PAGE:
The second study's methodology was the same as the first, and the researchers discovered that when they examined the timeframe of deaths and extrapolated back to 2003, the figure they arrived at was very similar to the 2003 result.

What this means is that the second study essentially proved both the validity of the first study and also proved the statistical accuracy of cluster-sampling as a way of determining mortality rates.

And finally, the methodology used by the Lancet study has been used for years to determine mortality rates in natural disasters like famines or floods in third world nations.

One Salient Oversight said...

Which is it? Is he a total incompetent or an evil, manipulative genius who fabricated the case for war to satisfy the oil lust of his Texas Mafia cronies?

I have no idea why he did it. Some say oil and maybe that is true. I think he probably did believe that WMDs existed in Iraq but instructed Cheney and other to create false information to make the case for war. He trusted his instinct but his instincts were wrong.

See, this is the kind of thing that drives me crazy. The case against Bush is so unfocused and incoherent, that it loses any credibility and makes reasonable people lose interest.

Not really. The facts are very plain. Bush claimed that there were WMDs and there wasn't any. Evidence was released to the media to bolster these claims that were subsequently shown to be forgeries (Dodgy Dossier).

He also made clear links between Osama and Saddam but there's no evidence of this. The 2003 invasion of Iraq was all about 9/11 but Saddam wasn't involved in it at all.

And was Brownie doing a heckuva job? FEMA's response to Katrina was woeful, even when you take into account the state and city government making mistakes. A hurricane and the disaster that befalls a region of the USA is the responsibility of the Feds to look after. Before heading up FEMA, Brownie headed the International Arabian Horse Association, which he mismanaged so badly that it had to merge with another horsey group.

I happen to believe that the case against Bush can be made, but the unhinged and deranged hurt that case by not being satisfied with laying out his factual faults and errors. He must be a cretinous, immoral, subhuman Uber-Hitler with special superhuman gifts for killing people in fiendishly clever ways. And those are his good points.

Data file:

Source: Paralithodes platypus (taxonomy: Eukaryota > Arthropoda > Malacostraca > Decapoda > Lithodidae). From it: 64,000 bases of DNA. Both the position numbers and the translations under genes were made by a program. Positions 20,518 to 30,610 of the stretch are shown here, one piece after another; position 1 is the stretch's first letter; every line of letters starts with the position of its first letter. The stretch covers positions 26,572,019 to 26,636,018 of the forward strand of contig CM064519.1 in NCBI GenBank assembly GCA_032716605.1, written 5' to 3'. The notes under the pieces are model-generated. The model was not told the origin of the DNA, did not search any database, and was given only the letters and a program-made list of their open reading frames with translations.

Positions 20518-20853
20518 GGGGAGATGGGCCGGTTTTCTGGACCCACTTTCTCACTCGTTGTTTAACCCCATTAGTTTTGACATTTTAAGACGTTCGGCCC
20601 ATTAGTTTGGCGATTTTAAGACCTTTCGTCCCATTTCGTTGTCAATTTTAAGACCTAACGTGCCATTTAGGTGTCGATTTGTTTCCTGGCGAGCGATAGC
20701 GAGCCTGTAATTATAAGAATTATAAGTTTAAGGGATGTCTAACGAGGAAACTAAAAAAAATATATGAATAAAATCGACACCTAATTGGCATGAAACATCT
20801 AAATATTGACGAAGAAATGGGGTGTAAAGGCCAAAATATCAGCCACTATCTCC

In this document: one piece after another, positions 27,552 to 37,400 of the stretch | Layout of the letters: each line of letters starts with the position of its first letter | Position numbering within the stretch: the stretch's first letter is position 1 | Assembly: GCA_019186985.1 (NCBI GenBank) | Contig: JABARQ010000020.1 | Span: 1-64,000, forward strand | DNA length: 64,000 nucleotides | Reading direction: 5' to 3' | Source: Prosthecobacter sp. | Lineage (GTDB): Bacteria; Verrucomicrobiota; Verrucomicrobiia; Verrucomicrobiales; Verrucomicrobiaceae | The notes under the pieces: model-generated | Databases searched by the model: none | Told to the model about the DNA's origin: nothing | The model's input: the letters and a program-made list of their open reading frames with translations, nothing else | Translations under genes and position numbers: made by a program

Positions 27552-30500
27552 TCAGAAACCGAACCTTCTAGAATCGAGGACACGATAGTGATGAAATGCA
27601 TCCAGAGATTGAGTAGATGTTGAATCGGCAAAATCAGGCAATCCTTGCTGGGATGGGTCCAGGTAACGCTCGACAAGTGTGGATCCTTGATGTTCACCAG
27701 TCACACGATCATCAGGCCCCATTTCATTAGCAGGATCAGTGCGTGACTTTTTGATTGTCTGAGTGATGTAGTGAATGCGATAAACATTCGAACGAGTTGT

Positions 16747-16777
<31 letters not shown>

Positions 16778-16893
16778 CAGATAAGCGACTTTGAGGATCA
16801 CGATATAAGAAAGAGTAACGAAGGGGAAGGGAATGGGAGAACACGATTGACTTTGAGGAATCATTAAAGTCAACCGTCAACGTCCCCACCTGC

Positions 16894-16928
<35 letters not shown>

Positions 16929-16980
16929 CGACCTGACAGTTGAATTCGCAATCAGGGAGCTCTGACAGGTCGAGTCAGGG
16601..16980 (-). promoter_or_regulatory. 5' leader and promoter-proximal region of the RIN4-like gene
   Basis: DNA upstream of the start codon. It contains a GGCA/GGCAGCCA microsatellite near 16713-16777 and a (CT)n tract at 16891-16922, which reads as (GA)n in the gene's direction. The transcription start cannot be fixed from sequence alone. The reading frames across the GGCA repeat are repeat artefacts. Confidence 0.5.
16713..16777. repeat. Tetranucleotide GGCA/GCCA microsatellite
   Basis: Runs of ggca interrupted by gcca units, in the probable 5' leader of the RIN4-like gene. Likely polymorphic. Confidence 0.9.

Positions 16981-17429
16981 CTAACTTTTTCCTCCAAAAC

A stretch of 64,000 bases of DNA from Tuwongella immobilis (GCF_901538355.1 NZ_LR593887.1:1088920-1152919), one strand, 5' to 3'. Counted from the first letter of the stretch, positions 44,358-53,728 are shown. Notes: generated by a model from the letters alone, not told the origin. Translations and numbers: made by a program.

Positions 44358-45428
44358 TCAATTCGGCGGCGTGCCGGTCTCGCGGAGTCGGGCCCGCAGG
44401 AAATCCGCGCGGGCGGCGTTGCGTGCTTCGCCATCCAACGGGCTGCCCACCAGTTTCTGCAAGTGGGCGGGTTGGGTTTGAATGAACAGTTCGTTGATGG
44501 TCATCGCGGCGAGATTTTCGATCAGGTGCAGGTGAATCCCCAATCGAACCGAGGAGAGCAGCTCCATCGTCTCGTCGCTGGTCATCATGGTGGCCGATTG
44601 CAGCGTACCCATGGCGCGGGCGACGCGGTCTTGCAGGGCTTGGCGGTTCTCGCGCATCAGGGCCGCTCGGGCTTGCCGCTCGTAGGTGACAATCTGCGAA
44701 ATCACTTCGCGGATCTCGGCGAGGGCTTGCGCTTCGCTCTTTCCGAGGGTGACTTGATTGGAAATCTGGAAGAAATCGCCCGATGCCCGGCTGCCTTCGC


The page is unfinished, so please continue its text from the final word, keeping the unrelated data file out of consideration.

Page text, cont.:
Bush isn't a Hitler, but he has killed more Iraqis than Saddam ever did. Whether this was done deliberately or done because of incompetence (or both) is not the issue. The issue is that he did it, and for that he should be jailed as a war criminal.

And did you know that Bush's grandfather, Prescott Bush, was involved in a plot to overthrow the US government back in 1933? See Business Plot.

BLBeamer said...

My son's home from college so I don't have much time tonight. I'll jot a few thoughts down and I hope you'll forgive me if they are incomplete or inarticulate.

I am not going to argue about how many Iraqis have been killed because I believe it's unseemly. I believe the Iraq Body Count response to Lancet is convincing, even though IBC's count is itself understated.

Regarding the feds role after a disaster, you seem to have a misunderstanding of the relationship between the state governments and the federal government.

Furthermore, I didn't state that FEMA did great, so why do you keep trying to prove they did not? Louisiana is arguably the most corrupt state government in the Union and has been for ages. Ignoring the LA state govt complicity in the disaster is nothing more than an attempt to lay all the blame on Bush. He deserves no more nor less than his fair share of blame (and there's plenty), but not for the decades of graft and corruption in LA that resulted in the levees not being maintained.